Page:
I find the act of painting abstract images considerably more demanding than figurative work. In the latter, the viewer’s eye is familiar with the world and it only takes a suggestive mark or two for the brain to know what the artist is conveying.
It is very different with abstract pieces. For me these fall into two categories.
Firstly, there is the work that I develop, literally, by abstraction – taking parts of a figurative drawing, often done on location or a portrait and developing them into shapes and colours that are one or more stages removed from reality. Examples of these on this web site are Corfe Castle, Two Vases, the portraits of medieval clowns known as Saltimbancos, Trapeze Lady, The Bishop, Mr. Jelly, The Silenced Burkha Girl and Anatomy.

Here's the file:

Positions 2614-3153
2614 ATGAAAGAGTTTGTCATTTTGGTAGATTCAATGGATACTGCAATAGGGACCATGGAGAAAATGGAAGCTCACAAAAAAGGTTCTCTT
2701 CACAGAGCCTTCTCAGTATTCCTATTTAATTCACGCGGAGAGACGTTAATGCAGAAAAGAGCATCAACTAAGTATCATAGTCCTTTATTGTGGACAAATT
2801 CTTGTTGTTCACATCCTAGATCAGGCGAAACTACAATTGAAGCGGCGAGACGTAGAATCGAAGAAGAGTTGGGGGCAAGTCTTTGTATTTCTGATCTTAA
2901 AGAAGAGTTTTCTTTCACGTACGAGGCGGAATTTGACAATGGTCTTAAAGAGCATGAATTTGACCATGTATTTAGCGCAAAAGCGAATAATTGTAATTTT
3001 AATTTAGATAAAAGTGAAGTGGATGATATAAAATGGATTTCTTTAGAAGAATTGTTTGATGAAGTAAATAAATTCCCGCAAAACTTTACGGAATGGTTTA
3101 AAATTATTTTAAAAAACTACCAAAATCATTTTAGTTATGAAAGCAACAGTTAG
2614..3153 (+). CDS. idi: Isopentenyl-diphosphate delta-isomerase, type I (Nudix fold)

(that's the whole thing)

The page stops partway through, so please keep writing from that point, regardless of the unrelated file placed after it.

Secondly, there are abstract images that have little or no origin in the real world but are simply shapes and colours that work together. Cradling Circles and Two Blue Shapes are examples
When the challenge of abstracting becomes too great, I revert to standard pieces such as Croft on Vatersay. Otherwise, I would go mad!